Like the Olympic champion Jon Sieben four years before him, Duncan Armstrong was ranked as an underdog at the 1988 Seoul Olympic Games, competing against opponents with massive reputations. There were other similarities: like Sieben, Armstrong won Australia’s only swimming gold medal of the Games; was coached by the exuberant Laurie Lawrence; and swam his final in lane six. Armstrong, aged 20 in Seoul, had shown tremendous sprinting power in the 1986 Edinburgh Commonwealth Games 400 metres freestyle to come from a hopeless halfway position to win gold.
When the Seoul Games began he was ranked 25th in the world as a 200 metres swimmer, and his best time before Seoul would not have qualified him for the final. But he believed in himself, trained hard, and peaked beautifully. Against him in the final of the 200 freestyle were some superb swimmers: American Matt Biondi, world 100 metres record-holder; Poland’s Artur Wojdat, world 400 metres record-holder; and Sweden’s Anders Holmertz, European champion and fastest qualifier. Lawrence devised a strategy - for Armstrong to swim as close as possible to Biondi in his adjacent lane, benefiting from his wake. In a sense, he was to surf his way through the race. The plan worked, and Armstrong stormed home in the last 50m to win from Biondi in world record time. Three days later Armstrong unwound another late surge of speed to win silver in the final of the 400 metres freestyle. After competing without success at the 1992 Barcelona Games, Armstrong retired. He later became a successful sports commentator and compere.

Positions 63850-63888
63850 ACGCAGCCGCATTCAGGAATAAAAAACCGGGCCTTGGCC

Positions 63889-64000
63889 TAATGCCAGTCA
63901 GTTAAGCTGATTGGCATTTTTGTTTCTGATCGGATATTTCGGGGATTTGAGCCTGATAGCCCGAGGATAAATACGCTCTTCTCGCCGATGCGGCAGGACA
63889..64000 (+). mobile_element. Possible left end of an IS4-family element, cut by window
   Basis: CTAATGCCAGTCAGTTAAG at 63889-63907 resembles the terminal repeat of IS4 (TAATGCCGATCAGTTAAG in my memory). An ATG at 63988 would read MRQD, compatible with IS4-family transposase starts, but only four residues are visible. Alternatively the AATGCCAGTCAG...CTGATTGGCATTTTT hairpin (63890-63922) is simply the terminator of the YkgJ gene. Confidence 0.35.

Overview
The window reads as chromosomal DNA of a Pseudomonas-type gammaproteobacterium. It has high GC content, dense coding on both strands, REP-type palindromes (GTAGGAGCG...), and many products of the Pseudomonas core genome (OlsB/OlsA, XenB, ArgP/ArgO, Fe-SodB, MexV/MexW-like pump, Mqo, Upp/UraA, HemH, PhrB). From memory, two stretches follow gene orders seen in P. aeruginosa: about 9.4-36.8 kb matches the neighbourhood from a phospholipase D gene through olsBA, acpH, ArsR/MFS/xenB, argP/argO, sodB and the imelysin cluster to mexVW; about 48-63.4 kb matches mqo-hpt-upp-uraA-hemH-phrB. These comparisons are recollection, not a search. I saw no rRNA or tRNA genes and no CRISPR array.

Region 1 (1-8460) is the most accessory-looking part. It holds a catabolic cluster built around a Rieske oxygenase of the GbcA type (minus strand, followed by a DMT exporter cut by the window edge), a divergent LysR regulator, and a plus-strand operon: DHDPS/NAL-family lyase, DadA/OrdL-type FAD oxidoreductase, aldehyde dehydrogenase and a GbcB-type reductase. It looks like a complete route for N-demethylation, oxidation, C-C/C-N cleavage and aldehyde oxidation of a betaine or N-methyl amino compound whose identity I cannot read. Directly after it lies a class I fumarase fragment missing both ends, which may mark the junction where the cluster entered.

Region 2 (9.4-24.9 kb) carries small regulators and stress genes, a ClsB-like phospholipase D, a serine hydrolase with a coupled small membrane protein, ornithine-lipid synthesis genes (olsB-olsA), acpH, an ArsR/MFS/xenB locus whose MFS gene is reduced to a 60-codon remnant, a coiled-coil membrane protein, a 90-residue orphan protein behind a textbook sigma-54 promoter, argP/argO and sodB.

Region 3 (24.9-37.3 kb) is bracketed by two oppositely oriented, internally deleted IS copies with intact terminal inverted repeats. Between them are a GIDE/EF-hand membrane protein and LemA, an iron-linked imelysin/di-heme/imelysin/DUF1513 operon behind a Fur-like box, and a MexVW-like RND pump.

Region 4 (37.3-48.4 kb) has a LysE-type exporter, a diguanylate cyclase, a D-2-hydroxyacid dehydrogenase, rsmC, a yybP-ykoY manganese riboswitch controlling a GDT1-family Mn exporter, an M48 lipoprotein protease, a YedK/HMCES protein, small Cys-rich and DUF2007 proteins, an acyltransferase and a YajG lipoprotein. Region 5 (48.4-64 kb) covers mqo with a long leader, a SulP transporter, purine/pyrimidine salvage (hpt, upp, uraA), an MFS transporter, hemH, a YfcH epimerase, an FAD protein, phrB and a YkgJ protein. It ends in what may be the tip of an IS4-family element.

Harry Gordon, AOC Historian